Students should be given opportunities to read silently in class. This is most likely to be the kind of reading they will do in real life. To prepare your students to read on their own, you can use ‘reading cards’: small booklets or cards with short texts or stories that are graded according to difficulty. You can prepare your own grade cards by copying out simple texts or stories from English textbooks of different types. You can either write out some of the questions given as part of the exercise in the textbook, or make your own questions.
Figure 1 shows an example of a word reading card for the beginner. Each card has pictures for a group of words that have related meanings, and the same instructions. To begin with, you can explain the instructions to your students in their language.
Figure 2 shows two more reading cards, this time with short stories.
On the back of each card are some questions, listed below. Do you think they are easy or difficult? Which class should a student be in to be able to read these cards and answer the questions by themselves?
Choose the right words:
Choose the right words:
Do you have experience of using reading cards? If so, what do you think are the benefits and problems of students using them?
Do you have reading cards available to you, but have not ever used them in the classroom? What has prevented you from using them?
Do you think you could make your own reading cards, perhaps based on a textbook lesson? How would you design these for students who need remedial work?
Reading cards allow students to monitor or evaluate their own comprehension as they proceed from less difficult to more difficult cards. Students can choose their own ‘level’ of card to read: if a card is too simple, they can jump forward; if a card is too difficult, they can go back to a simpler card.
Make a very simple set of reading cards. You can choose English vocabulary, a very short poem or story, or a set of facts for a subject (for example, names of animals or parts of the body).
Plan a 30-minute session where you give the cards to a small group of students (no more than six). Have them read the cards and answer the questions in their notebooks.
You could organise this group at the same time and in the same way as your small reading aloud group (Activity 2). The rest of the class must be given quiet work to do on their own. Tell the class that everyone will have a chance to work in a group with the reading cards. Explain that the texts are short and the questions are simple, so students should be able to answer them on their own. It is a chance for students to develop the skill of independent working.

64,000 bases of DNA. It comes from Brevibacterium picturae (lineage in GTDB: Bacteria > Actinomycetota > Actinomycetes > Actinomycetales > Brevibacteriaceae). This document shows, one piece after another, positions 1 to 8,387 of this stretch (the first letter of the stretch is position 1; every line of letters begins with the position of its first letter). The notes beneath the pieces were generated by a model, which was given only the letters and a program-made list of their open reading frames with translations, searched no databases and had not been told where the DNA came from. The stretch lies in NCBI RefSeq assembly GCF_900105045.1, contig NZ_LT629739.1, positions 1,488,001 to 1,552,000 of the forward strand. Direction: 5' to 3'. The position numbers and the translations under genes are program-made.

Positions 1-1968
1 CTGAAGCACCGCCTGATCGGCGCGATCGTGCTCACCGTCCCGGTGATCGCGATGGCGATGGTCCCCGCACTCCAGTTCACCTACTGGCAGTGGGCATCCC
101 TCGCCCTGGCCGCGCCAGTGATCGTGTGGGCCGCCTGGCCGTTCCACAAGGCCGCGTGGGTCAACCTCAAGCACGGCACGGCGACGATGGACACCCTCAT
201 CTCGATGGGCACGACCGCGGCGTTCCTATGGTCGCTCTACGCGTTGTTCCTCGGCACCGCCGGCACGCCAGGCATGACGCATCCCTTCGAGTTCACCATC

You can monitor and evaluate your students’ silent reading by seeing how many cards they read in the time given, at what level, and whether or not they get the answers right. You can also ask your own questions to assess students’ understanding.
In the next section, the focus is on guided reading in ability groups. As you read, think about how reading cards could be used for guided reading.
In guided reading, you organise the whole class into reading ability groups. Each group has individual books or reading cards, or a shared book geared to their reading level.
You spend time with each group, listening to individual students take turns to read aloud. As you work with each group, the other groups must be working independently.
Students will read at different speeds and finish at different times. When you set up students to read in groups, it is important to give them an additional task to do when they finish their reading, such as drawing pictures of characters, completing worksheets, writing a new ending to the story or designing a new cover for the book. This additional task can act as a reward and keep students motivated.
See Resource 2, ‘Using groupwork’.